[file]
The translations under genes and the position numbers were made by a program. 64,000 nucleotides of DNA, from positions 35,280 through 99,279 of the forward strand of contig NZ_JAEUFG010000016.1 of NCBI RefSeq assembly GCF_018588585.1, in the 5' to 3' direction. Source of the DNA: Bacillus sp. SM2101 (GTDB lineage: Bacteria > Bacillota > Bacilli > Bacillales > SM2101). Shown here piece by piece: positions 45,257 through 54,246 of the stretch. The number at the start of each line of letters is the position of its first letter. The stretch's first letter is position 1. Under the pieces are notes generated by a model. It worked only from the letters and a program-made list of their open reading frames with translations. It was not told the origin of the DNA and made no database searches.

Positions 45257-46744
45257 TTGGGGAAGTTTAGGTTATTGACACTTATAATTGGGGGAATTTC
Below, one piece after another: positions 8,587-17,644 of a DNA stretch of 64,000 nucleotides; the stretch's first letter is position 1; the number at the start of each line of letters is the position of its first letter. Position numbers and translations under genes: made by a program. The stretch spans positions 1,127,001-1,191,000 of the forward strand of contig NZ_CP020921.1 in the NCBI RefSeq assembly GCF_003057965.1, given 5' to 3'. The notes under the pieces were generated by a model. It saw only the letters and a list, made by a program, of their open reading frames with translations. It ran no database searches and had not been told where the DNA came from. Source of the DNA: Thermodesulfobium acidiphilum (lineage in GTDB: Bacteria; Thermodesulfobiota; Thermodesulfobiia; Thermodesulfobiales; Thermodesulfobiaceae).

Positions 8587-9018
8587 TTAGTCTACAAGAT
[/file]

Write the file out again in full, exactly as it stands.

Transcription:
The translations under genes and the position numbers were made by a program. 64,000 nucleotides of DNA, from positions 35,280 through 99,279 of the forward strand of contig NZ_JAEUFG010000016.1 of NCBI RefSeq assembly GCF_018588585.1, in the 5' to 3' direction. Source of the DNA: Bacillus sp. SM2101 (GTDB lineage: Bacteria > Bacillota > Bacilli > Bacillales > SM2101). Shown here piece by piece: positions 45,257 through 54,246 of the stretch. The number at the start of each line of letters is the position of its first letter. The stretch's first letter is position 1. Under the pieces are notes generated by a model. It worked only from the letters and a program-made list of their open reading frames with translations. It was not told the origin of the DNA and made no database searches.

Positions 45257-46744
45257 TTGGGGAAGTTTAGGTTATTGACACTTATAATTGGGGGAATTTC
Below, one piece after another: positions 8,587-17,644 of a DNA stretch of 64,000 nucleotides; the stretch's first letter is position 1; the number at the start of each line of letters is the position of its first letter. Position numbers and translations under genes: made by a program. The stretch spans positions 1,127,001-1,191,000 of the forward strand of contig NZ_CP020921.1 in the NCBI RefSeq assembly GCF_003057965.1, given 5' to 3'. The notes under the pieces were generated by a model. It saw only the letters and a list, made by a program, of their open reading frames with translations. It ran no database searches and had not been told where the DNA came from. Source of the DNA: Thermodesulfobium acidiphilum (lineage in GTDB: Bacteria; Thermodesulfobiota; Thermodesulfobiia; Thermodesulfobiales; Thermodesulfobiaceae).

Positions 8587-9018
8587 TTAGTCTACAAGAT